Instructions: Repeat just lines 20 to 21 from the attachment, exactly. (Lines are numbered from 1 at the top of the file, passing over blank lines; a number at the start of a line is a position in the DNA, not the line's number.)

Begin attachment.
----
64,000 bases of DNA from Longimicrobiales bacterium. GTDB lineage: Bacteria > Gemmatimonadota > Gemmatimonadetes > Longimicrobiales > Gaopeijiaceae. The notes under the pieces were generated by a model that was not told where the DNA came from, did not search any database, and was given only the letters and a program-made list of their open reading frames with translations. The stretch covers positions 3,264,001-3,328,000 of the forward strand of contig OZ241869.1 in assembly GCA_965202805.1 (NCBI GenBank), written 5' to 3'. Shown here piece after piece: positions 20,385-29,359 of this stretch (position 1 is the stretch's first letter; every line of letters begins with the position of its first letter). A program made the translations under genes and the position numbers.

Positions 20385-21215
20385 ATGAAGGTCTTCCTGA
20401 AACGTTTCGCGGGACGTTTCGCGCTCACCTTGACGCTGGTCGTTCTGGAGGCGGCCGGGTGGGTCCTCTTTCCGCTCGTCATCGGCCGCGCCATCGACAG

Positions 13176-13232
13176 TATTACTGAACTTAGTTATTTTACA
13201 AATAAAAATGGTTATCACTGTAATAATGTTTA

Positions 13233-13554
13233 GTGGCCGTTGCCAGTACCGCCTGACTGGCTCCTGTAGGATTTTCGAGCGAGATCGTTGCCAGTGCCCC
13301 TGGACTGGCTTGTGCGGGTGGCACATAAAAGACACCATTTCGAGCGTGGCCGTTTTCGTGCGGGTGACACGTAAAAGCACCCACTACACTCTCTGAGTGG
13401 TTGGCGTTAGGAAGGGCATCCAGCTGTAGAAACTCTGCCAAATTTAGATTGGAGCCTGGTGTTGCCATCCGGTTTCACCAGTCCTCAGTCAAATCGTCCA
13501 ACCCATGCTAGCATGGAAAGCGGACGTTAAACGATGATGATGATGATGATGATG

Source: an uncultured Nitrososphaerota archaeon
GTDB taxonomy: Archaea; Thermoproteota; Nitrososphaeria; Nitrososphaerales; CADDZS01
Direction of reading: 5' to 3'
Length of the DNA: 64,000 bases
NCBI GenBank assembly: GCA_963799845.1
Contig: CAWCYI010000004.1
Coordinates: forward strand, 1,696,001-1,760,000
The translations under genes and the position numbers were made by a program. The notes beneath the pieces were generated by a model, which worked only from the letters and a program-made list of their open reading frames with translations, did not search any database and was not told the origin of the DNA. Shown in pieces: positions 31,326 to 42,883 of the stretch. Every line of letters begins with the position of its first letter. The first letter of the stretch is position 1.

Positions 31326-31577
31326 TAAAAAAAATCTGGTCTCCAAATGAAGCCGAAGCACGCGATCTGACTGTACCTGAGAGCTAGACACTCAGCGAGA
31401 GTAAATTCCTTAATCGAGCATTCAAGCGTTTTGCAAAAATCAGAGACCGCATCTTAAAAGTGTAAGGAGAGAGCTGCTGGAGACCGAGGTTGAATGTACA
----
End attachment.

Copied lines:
The translations under genes and the position numbers were made by a program. The notes beneath the pieces were generated by a model, which worked only from the letters and a program-made list of their open reading frames with translations, did not search any database and was not told the origin of the DNA. Shown in pieces: positions 31,326 to 42,883 of the stretch. Every line of letters begins with the position of its first letter. The first letter of the stretch is position 1.

Positions 31326-31577